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In recent years it has become more and more popular. It has even got into the rankings of best European districts.

It is popular primarily thanks to its unique atmosphere and creativity. We can find a number of modern bars, stylish coffee shops, restaurants offering the best in global cuisine and many cultural and artistic spaces: the La Fabrika theatre, DOX Centre for Contemporary Art, the Paralelni Polis Institute of Cryptoanarchy. 


Holešovice (from the merger with Bubny in 1850 until 1960 Holešovice-Bubny) was linked to Prague in 1884 as the first ever municipality that was not a town at the time of the link-up. The main part of Holešovice is in the Vltava’s Prague meander on its left bank, Holešovice includes Bubny and, at the top of a hill, the district of Letná.

The name Holešovice, originally Holišovice, is evidently derived from the word “holý” or “holec” (“bare”). It could be taken to mean also an infertile part of the land that was often flooded and, after the flooding, there were places full of stones and sand.

The first surviving mention of Holešovice dates from 1228. In the last third of the 19th century the original agricultural settlement of Holešovice, where the current Prague-Holešovice railway station is, grew to encompass the whole of the previously unoccupied area and was transformed into one of the most important industrial suburbs of Prague. A central slaughterhouse, Bubny railway station, a gasworks and, in 1891, a site for the Regional Exhibition were built. In 1850 Holešovice was linked to the neighbouring village of Bubny and in 1884 Holešovice-Bubny was joined with Prague as the seventh borough. Libeň Bridge was opened in 1928. The reform of Prague districts in 1960 officially renamed Holešovice-Bubny just Holešovice.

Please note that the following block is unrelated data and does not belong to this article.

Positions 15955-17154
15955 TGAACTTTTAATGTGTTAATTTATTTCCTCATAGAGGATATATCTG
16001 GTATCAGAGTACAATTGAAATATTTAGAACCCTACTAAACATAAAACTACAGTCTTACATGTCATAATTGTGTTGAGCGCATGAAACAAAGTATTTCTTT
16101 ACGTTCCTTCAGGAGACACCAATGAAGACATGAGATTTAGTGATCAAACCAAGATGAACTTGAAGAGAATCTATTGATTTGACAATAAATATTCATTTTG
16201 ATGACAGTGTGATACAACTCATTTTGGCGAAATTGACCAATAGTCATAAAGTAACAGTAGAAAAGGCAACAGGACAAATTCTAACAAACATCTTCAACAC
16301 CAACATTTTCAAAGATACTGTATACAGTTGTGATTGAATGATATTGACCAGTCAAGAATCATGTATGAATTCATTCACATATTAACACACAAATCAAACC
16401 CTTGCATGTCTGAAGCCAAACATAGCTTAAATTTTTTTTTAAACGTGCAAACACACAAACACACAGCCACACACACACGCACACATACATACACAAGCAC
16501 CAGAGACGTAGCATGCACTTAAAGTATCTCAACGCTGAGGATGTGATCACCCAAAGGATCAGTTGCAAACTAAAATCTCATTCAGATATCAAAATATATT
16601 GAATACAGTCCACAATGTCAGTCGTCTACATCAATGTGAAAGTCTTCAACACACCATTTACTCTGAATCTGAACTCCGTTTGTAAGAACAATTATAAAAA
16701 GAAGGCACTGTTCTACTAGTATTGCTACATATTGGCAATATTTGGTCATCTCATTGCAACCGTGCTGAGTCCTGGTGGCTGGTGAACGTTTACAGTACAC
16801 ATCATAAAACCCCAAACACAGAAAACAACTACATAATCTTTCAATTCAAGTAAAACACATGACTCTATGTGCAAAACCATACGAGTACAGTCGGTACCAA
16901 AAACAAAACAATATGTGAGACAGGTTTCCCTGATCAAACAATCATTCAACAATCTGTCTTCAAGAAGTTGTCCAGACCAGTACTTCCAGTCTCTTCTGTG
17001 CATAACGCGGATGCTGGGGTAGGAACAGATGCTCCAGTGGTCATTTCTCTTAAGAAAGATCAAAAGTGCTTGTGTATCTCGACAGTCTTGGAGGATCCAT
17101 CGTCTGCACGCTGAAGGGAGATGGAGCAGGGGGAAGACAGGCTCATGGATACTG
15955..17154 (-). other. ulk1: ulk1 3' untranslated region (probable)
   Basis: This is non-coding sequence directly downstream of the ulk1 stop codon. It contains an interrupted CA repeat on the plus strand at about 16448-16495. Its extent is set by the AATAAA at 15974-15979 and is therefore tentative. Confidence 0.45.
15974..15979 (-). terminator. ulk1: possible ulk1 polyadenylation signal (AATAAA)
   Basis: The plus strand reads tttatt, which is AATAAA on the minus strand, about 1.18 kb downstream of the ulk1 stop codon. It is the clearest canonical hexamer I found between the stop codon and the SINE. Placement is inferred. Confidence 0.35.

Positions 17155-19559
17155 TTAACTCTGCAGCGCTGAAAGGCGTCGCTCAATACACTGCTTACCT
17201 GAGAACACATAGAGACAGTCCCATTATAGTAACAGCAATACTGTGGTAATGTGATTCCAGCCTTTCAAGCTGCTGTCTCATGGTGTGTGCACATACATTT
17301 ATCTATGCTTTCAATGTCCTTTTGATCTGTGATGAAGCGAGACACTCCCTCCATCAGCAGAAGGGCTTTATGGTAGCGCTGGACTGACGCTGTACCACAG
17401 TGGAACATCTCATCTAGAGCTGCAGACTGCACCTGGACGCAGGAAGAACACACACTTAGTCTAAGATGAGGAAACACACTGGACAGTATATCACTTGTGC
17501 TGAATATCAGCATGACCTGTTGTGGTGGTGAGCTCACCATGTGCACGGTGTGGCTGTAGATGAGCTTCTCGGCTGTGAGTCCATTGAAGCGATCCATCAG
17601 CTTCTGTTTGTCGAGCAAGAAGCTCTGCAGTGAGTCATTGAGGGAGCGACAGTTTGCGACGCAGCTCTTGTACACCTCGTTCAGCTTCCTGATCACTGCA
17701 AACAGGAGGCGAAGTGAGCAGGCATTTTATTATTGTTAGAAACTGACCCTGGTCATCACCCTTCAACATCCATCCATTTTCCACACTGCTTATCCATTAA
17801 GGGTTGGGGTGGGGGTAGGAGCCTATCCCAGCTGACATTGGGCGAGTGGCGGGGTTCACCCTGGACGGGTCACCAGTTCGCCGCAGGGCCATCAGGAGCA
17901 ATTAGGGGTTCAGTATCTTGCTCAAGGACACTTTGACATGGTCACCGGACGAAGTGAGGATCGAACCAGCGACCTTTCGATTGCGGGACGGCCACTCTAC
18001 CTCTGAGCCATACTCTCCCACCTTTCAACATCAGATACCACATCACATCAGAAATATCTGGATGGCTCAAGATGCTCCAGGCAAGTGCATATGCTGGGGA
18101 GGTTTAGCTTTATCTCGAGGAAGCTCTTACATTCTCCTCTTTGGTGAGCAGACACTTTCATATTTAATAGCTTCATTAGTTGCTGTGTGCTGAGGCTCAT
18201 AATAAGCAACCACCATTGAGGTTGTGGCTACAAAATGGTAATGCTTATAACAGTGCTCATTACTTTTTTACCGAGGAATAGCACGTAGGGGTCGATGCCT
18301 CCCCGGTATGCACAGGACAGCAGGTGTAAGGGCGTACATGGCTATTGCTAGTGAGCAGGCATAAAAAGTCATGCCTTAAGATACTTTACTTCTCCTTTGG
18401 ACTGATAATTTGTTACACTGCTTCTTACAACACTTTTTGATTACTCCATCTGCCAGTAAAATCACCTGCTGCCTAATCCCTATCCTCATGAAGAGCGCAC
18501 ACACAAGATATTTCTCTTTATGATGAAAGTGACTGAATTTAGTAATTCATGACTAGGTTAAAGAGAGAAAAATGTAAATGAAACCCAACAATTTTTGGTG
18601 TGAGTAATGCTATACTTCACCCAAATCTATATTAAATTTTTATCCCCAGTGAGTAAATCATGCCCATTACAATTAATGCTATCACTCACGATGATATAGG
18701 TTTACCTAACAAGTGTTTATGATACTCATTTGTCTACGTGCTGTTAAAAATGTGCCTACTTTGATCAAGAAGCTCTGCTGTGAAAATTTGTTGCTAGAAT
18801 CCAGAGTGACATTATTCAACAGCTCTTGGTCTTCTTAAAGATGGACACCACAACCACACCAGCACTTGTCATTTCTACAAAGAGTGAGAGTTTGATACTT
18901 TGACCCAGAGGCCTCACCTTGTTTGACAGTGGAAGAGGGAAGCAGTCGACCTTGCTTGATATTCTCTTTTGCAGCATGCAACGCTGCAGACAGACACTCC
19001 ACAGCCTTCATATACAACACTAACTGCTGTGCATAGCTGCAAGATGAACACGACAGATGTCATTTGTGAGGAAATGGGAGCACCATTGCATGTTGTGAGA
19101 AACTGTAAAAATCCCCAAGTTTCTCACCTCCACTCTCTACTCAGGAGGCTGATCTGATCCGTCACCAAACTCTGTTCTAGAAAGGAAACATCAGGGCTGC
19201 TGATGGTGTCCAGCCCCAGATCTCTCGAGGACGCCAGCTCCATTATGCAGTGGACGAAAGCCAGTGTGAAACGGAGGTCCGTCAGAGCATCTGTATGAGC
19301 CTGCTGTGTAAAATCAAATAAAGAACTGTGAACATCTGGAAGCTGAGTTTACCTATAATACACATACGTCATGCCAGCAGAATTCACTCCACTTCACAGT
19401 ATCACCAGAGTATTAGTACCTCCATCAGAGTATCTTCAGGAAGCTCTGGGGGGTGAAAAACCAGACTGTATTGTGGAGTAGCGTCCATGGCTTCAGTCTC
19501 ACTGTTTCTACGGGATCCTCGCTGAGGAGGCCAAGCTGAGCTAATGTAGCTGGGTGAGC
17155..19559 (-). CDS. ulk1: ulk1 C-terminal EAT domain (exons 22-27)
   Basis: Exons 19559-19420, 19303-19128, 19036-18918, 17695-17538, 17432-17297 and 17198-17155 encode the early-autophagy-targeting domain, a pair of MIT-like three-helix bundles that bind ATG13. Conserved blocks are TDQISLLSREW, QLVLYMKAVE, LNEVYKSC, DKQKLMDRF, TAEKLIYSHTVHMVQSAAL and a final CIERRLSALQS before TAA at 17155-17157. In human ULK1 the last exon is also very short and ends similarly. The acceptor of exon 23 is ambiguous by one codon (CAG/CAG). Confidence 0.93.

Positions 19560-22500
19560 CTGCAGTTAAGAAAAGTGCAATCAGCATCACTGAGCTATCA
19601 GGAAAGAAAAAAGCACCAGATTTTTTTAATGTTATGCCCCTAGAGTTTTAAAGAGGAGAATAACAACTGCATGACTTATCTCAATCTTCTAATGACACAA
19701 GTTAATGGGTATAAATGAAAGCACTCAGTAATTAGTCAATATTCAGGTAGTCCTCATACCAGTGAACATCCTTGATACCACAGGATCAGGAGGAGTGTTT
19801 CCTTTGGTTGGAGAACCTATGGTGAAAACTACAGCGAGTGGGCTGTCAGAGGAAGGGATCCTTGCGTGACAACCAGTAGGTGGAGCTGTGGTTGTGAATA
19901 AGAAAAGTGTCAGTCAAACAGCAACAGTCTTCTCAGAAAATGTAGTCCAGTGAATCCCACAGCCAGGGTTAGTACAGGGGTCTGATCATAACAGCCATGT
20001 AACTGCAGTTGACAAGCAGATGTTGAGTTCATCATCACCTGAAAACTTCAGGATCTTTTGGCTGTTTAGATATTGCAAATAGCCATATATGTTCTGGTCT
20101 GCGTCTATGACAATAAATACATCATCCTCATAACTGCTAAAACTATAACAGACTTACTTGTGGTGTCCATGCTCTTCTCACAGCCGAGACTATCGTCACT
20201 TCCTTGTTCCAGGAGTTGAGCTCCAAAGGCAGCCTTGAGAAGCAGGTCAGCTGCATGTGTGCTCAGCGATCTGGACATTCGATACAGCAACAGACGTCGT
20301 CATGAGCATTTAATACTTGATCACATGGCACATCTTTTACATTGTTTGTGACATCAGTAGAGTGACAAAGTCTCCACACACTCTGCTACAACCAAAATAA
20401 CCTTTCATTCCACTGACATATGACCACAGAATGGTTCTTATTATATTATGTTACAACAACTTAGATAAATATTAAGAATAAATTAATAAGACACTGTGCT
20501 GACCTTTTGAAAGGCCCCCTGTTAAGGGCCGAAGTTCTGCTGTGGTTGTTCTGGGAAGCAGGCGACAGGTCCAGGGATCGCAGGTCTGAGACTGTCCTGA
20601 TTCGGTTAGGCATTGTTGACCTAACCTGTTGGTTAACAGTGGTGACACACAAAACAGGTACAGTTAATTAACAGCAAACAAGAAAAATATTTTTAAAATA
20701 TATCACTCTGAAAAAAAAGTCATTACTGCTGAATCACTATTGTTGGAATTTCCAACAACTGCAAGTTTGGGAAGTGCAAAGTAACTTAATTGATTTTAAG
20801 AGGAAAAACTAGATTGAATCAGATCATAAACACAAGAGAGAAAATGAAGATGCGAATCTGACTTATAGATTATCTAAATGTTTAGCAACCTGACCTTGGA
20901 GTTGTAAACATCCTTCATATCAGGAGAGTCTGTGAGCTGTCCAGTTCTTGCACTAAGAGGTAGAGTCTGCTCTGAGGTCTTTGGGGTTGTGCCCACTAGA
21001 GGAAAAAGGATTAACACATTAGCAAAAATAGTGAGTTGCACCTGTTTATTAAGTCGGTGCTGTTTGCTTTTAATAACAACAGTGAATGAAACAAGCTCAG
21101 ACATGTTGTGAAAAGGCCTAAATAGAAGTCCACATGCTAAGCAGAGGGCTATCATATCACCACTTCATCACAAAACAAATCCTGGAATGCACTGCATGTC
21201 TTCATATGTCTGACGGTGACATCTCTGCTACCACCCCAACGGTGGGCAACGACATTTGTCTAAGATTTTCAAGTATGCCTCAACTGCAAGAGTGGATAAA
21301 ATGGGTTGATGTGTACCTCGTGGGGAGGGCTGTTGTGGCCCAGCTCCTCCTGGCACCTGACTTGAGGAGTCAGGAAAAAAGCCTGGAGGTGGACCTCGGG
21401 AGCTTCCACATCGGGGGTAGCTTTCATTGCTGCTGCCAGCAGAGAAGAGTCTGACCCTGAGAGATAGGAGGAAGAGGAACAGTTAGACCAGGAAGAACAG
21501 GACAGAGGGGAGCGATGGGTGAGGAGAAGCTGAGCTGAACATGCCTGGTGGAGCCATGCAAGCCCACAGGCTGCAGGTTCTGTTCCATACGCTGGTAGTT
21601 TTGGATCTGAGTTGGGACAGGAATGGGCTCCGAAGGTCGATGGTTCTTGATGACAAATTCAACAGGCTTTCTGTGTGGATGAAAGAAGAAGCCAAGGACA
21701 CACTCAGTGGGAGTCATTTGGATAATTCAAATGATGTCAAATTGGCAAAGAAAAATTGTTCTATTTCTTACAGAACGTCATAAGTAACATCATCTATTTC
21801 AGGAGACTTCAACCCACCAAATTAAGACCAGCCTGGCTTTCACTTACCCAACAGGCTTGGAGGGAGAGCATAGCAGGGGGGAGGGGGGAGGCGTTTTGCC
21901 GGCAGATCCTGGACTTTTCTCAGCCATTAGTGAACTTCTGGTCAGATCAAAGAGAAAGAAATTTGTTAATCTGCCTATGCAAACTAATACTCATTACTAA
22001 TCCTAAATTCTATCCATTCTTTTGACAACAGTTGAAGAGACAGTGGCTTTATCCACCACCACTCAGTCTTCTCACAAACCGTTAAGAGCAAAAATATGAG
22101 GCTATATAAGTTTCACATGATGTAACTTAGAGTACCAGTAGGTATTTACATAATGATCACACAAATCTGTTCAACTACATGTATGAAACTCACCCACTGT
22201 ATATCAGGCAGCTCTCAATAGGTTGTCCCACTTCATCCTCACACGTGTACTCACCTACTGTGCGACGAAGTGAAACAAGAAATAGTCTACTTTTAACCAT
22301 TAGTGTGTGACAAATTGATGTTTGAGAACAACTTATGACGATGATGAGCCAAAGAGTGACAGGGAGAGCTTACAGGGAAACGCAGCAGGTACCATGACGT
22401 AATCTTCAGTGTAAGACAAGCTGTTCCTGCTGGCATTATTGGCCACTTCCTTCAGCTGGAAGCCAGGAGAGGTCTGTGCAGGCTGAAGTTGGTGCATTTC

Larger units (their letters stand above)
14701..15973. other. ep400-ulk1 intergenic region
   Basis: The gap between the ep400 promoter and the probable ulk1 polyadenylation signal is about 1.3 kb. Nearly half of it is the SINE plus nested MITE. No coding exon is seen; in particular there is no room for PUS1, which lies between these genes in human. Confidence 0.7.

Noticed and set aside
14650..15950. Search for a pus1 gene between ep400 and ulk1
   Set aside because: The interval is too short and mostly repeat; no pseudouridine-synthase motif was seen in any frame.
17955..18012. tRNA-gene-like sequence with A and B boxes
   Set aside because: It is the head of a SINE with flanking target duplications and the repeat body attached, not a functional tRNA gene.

The advantageous position of Holešovice in the wider centre led, in particular after 2000, to the construction of administrative buildings and residential complexes: the modernisation of the PZO Kovo high-rise building by Libeň Bridge and, opposite it, the construction of the Lighthouse Vltava Waterfront Towers complex were the first steps towards development on the site of the port. It was followed by the modernisation of the site of the former city brewery and the construction of apartments on the site of the former dairy. Space by the river was taken by the Prague Marina luxury residential buildings, where your luxury houseboat can be tied up.

Holešovice excels thanks to its luxurious green parks: from one side the quarter is surrounded by the wonderful Stromovka park, which at this time is also undergoing significant revitalisation, on the other side it is Letná, which offers some of the most beautiful views in Prague.

Holešovice is a leading Prague modern residential district supplemented by retail and office buildings, often converted industrial or technical structures that have been declared cultural heritage.

Worth mentioning:

Sasazu Restaurant